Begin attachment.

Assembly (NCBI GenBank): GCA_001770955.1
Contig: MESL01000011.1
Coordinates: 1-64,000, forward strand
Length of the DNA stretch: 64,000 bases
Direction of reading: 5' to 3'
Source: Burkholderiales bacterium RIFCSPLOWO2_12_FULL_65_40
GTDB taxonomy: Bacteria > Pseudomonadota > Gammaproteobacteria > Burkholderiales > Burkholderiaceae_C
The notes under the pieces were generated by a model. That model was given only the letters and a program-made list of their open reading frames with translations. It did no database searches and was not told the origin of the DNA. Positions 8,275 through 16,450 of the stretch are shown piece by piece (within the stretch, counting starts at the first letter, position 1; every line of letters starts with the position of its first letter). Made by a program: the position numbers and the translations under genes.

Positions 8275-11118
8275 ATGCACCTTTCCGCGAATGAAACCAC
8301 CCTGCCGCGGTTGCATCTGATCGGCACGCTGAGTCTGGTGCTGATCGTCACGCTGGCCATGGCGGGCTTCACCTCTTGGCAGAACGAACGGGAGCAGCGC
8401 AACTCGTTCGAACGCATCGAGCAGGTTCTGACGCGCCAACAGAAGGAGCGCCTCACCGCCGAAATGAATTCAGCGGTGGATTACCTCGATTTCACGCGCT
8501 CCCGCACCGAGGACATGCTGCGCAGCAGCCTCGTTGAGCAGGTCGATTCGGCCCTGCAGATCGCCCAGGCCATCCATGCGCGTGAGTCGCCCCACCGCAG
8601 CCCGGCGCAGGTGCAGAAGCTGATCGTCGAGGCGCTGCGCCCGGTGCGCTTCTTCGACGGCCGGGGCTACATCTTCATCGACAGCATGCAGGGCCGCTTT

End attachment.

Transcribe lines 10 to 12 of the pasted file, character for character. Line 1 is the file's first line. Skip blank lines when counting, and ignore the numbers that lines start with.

8275 ATGCACCTTTCCGCGAATGAAACCAC
8301 CCTGCCGCGGTTGCATCTGATCGGCACGCTGAGTCTGGTGCTGATCGTCACGCTGGCCATGGCGGGCTTCACCTCTTGGCAGAACGAACGGGAGCAGCGC
8401 AACTCGTTCGAACGCATCGAGCAGGTTCTGACGCGCCAACAGAAGGAGCGCCTCACCGCCGAAATGAATTCAGCGGTGGATTACCTCGATTTCACGCGCT